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Quinsigamond Community College’s online associate degree programs have been named the fifth best return on investment (ROI) for online associate degrees nationwide, according to OnlineU, an unbiased rankings organization that compares all online colleges and universities in the country.

QCC was the only community college listed in the top five, and one of only two community colleges in the top 10 of its recent 2020 rankings list. 

College and university online programs are ranked based on:

  • median salary and mean debt numbers found in the U.S. Department of Education’s College Scorecard
  • graduates’ salaries and debt payments for 10 years after graduation, accounting for standard salary growth and interest on debt payments

Each school is given an "ROI score" that reflects how the salary and debt of the programs compare to similar ones. The rankings also include an annual tuition comparison of each school, based on out-of-state tuition rates unless in-state rates are offered to all students.

QCC’s ROI ranking of 95.9% is based on its out of state annual tuition. Fall 2020 out of state tuition is $411 per credit, as compared to in-state tuition of $205 per credit.

“Our programs are some of the most affordable and lucrative in the country as shown in this national ranking study. Our online programs are as robust as our in-person programs, without any additional cost differential. At QCC, our goal is 100 percent student success for all, and part of that success means making sure our students have an affordable education that leads them into a productive future,” President Luis G. Pedraja, Ph.D. said.

  • RT students from left: Hansi Confer, Gary Beauchemin, Richard Abankwah, Emmanuel Ebeh, Denise Schwartz, Melissa Hirons
  • QCC RT second year students (green Scrubs) and St. Vicent's RT Group (blue and black scrubs).
October, 2020

Quinsigamond Community College honored those who are vital to our health and safety during national Respiratory Care Week, held this year from October 25- 31.

As the oldest Respiratory Care Program in the state of Massachusetts, QCC’s program has been leading the way in the region. This was never more evident than during the start of the COVID-19 pandemic, when the College received approval...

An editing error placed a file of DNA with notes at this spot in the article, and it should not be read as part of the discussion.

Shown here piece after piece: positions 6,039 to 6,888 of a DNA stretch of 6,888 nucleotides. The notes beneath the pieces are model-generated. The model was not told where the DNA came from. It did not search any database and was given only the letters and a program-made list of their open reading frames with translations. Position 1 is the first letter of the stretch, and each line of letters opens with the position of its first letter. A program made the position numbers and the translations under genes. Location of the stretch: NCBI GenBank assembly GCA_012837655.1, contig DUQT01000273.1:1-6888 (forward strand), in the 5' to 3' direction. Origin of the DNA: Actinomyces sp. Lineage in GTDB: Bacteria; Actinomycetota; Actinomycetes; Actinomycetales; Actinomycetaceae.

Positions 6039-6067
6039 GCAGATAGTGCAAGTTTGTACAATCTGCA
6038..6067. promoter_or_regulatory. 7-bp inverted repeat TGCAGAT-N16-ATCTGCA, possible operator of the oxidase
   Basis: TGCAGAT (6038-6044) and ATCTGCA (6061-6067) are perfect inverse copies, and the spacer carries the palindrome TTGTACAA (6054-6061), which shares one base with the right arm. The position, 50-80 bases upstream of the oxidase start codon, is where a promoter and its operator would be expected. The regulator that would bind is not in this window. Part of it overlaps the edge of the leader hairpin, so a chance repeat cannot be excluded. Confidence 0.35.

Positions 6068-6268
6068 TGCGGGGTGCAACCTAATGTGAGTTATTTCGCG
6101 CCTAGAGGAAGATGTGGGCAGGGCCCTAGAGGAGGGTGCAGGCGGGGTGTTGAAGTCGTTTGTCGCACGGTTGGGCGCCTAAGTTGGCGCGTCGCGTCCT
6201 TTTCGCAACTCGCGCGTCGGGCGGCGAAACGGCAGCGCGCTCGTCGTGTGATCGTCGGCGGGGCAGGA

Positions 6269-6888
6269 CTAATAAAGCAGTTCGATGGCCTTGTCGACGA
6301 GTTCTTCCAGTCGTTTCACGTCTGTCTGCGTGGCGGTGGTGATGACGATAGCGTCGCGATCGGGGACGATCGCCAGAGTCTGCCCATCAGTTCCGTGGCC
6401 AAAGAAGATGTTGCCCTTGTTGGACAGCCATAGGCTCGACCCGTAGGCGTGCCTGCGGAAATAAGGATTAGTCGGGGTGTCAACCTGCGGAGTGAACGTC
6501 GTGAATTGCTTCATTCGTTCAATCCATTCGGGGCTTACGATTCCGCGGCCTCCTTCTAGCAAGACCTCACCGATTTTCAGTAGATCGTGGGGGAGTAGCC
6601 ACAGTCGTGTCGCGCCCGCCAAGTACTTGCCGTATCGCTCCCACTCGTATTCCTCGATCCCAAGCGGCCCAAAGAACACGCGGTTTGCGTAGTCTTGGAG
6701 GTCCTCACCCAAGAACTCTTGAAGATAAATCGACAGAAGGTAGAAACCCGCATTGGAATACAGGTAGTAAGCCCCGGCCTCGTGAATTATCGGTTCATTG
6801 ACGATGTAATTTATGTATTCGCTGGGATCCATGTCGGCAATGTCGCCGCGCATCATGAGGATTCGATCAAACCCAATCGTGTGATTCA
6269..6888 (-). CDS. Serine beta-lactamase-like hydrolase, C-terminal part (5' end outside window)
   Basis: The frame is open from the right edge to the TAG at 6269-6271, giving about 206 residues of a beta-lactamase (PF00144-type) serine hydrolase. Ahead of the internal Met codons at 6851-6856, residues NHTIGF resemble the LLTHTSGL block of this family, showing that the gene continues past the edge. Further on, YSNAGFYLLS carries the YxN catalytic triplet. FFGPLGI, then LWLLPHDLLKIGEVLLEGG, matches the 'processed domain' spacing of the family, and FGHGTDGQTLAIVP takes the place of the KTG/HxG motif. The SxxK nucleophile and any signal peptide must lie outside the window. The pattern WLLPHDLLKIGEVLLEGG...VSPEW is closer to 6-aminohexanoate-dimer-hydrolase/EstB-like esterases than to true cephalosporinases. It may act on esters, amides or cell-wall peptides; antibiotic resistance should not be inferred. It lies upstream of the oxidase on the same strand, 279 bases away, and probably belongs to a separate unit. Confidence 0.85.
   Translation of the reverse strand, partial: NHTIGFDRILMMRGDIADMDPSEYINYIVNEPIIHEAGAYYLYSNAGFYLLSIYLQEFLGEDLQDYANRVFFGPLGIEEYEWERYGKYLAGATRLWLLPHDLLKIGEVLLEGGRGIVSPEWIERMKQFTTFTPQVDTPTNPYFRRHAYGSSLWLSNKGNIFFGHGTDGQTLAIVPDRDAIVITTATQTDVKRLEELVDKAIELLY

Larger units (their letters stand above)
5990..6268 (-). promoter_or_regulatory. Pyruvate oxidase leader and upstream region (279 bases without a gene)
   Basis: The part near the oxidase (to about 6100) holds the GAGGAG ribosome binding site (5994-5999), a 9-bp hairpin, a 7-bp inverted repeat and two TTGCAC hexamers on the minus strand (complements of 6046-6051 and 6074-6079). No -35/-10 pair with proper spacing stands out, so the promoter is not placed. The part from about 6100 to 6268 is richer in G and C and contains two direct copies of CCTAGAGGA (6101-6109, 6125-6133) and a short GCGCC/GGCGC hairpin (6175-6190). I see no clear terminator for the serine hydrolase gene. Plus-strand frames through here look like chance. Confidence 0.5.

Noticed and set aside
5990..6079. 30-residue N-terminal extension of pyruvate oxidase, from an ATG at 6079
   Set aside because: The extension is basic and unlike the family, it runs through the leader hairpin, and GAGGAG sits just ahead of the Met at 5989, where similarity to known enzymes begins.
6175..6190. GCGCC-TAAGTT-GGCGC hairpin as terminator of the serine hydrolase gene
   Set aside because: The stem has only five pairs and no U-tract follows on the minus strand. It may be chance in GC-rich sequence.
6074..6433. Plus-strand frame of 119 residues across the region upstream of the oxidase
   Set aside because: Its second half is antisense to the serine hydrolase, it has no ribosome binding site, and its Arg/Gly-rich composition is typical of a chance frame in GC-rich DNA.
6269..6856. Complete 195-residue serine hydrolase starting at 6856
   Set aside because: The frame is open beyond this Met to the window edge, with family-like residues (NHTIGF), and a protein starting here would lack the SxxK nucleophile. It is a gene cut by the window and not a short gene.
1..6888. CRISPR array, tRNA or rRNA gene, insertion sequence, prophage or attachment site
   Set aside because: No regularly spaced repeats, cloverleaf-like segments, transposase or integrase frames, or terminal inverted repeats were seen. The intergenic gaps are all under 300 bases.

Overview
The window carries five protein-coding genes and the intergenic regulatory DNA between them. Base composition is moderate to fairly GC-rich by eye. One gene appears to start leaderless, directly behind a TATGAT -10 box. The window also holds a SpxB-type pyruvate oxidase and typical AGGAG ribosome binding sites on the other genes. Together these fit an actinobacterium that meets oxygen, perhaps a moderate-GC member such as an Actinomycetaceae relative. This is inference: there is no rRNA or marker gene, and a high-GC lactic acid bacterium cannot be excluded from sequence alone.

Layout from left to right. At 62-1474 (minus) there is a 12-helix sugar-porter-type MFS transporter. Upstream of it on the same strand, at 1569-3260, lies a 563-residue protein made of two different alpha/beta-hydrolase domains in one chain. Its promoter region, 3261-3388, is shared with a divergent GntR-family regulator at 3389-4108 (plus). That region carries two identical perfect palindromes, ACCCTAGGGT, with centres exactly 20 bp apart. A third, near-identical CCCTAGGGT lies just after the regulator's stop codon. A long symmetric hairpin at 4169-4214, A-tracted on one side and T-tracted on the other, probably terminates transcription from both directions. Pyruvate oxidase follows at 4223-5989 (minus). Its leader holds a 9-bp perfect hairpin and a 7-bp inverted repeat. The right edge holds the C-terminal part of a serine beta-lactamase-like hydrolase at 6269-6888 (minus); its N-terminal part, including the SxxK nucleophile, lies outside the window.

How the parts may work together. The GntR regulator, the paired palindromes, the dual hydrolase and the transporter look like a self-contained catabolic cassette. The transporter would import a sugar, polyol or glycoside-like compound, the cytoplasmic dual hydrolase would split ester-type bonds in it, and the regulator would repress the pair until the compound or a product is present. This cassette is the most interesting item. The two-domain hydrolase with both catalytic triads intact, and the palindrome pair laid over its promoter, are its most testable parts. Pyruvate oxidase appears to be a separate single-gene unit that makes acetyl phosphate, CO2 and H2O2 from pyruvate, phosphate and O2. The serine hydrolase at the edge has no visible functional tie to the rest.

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Quinsigamond Community College honored those who are vital to our health and safety during national Respiratory Care Week, held this year from October 25- 31.

As the oldest Respiratory Care Program in the state of Massachusetts, QCC’s program has been leading the way in the region. This was never more evident than during the start of the COVID-19 pandemic, when the College received approval from the program’s accrediting agency to allow QCC respiratory care students to simultaneously work on their student licenses and earn credits. This added a dozen students to the workforce, increased the Respiratory Therapists in Worcester by 10 percent and brought much needed medical resources to an extremely stressed healthcare system.

“From the moment QCC went remote, the program and the students worked diligently to explore new and effective avenues to complete educational requirements. Their team spirit and professionalism demonstrated that they had indeed transformed from lay persons to the professionals that they had aspired to become,” said Amy Hogan, assistant professor of the College’s Respiratory Care program. “All sophomores graduated on time, achieved Registered Respiratory Therapist credentials, and secured Respiratory Therapist positions post-graduation.” 

This fall, there are 10 full-time students in the program, four second-year students and six first-year students. The second-year students are working on their clinicals at St. Vincent Hospital, Worcester and first-year students are at UMass Memorial Campus, Worcester.  While the students are not directly caring for COVID-19 patients, they are administering aerosolized medications, evaluating, and titrating oxygen therapy, caring for patients on mechanical ventilation, and providing various other therapies to optimize the lung health of their patients.

“COVID-19 has brought Respiratory Therapists to the forefront of the healthcare profession.  Respiratory Therapists are the only medical specialists specifically trained in the cardiopulmonary system. As such, they are uniquely qualified to manage not only patients with COVID-19, but also any patient who has breathing issues,” said QCC’s Respiratory Care Program Coordinator, Keith Hirst.